This is all-important, and something I asked Nance about in April. Ba’athists are Muslims, yes—in the same way that presidents are Christian. Individual results may vary. So even if these secular, Arabist fans of a federated military state have some enemies in common with ISIS’s perverse religious fundamentalists, how could the two groups ever govern together? Nance even includes a mystifying chart of ISIS’s goals, all the way to the end of their war and the beginning of their presumed state; emphasis added in red:
How the hell does a religious caliphate billing itself as the global arbiter of all Muslims coexist peacefully with a Saddam-style Iraqi junta? It doesn’t. Nance recounts just how the Ba’ath came to be—a military coup that exploited existing secular bureaucracy and intelligence capabilities—and gives his analysis:
In light of this history, it is reasonable to surmise that the ex-Baathists flying the ISIS flag today are covertly working to undermine ISIS’s caliphate and eventually achieve their own political goals. The FRLs may be allowing ISIS to do the hard work of fighting and carving out a Sunni-dominated tribal nation from Damascus to Fallujah to Mosul. Once that geographic goal has been achieved, it should not take much to depose the caliph and eliminate ISIS…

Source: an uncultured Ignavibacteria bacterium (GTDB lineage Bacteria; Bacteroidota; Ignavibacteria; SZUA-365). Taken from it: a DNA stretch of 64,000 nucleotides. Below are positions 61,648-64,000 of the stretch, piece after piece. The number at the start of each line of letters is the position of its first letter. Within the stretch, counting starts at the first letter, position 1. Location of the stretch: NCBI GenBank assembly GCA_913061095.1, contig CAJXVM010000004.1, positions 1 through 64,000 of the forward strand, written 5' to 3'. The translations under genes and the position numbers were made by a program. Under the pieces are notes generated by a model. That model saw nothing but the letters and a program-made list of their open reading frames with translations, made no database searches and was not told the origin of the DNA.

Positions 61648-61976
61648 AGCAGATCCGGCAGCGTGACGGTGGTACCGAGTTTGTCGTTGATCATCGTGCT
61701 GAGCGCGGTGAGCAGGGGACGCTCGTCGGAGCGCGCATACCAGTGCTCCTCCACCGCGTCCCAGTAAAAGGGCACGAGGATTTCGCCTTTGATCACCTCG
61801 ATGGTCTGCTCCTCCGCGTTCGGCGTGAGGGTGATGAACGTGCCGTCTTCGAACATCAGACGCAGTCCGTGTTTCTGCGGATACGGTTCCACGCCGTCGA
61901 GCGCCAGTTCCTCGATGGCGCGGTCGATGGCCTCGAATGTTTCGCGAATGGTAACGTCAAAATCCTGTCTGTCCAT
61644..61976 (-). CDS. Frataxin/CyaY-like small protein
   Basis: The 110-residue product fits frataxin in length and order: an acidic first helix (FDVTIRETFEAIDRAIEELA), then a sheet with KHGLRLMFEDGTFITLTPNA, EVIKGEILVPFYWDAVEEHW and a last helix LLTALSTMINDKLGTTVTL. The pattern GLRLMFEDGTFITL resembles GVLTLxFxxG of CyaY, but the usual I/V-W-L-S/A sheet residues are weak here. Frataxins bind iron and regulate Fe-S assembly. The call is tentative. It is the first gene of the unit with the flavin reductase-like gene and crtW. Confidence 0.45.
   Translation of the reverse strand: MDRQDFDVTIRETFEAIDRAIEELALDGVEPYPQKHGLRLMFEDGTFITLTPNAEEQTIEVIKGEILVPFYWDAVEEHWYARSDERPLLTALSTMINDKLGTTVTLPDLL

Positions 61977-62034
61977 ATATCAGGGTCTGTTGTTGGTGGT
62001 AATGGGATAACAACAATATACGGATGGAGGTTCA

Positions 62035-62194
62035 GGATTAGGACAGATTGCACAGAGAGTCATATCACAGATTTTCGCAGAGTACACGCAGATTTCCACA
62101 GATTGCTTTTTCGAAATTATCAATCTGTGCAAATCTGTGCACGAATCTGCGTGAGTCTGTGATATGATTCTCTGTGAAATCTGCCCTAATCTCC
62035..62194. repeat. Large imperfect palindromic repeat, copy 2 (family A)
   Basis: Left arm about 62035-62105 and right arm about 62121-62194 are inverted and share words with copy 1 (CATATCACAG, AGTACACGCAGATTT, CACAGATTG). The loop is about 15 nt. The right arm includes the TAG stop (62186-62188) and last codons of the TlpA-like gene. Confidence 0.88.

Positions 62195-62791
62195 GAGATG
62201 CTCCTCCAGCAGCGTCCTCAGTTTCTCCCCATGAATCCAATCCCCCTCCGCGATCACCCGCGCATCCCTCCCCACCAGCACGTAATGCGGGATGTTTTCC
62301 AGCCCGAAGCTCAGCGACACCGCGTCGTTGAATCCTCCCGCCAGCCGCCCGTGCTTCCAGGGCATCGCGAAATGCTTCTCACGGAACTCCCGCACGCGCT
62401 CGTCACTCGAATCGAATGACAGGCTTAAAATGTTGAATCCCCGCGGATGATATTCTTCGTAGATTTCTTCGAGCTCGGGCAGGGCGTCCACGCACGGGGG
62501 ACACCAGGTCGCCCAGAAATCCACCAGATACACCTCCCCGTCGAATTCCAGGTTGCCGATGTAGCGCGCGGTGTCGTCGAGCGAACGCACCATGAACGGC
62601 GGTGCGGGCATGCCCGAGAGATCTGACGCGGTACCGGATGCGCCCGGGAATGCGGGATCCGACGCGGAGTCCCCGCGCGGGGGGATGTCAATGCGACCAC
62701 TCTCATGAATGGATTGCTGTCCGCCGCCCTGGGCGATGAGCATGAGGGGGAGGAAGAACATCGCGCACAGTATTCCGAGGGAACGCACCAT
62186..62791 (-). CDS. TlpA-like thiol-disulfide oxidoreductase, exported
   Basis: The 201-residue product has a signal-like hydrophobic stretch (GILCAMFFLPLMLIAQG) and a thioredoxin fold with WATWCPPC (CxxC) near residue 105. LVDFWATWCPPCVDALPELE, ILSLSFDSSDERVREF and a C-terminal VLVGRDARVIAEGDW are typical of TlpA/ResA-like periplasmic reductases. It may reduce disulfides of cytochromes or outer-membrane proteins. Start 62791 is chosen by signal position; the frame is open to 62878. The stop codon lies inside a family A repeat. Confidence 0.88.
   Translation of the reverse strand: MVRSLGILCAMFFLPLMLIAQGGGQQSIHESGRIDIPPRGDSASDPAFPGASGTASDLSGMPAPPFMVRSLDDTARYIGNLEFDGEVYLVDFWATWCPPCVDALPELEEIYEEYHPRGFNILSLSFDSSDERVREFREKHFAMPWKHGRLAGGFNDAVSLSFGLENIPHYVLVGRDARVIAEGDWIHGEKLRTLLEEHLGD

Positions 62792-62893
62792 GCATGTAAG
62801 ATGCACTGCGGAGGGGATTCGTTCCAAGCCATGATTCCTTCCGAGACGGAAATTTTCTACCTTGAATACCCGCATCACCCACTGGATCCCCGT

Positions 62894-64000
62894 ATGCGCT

On the other hand, ISIS did make the FRLs swear oaths of loyalty to the caliphate, and they will certainly take a dim, beheading-filled view of any covert plans to undermine their reign. The FRLs will proceed cautiously. Both ideologies can coexist as long as there is a Shiite-Iranian-American axis to rally against. Baathists are still Muslims, and they have shown that they can feign piety as long as it’s convenient.
How long will it be convenient? Well, as long as American and Iranian hawks alternate between saber-rattling and hand-wringing, the dirtbags of Iraq have a common enemy to make them work out their differences. If we spent less time deciding what the conflict in Iraq says about us and more time subtly exploiting the fissures in a Ba’ath-takfiri coalition of the willing, then maybe the assholes would consume each other.
In the meantime, though, Nance says, “the clock could turn back to the summer of 2005, when ethnic tensions exploded in Iraq, filling the Tigris with bound and blindfolded corpses.” Stuff happens, sometimes with a vengeance.
[Photo credit: AP Images]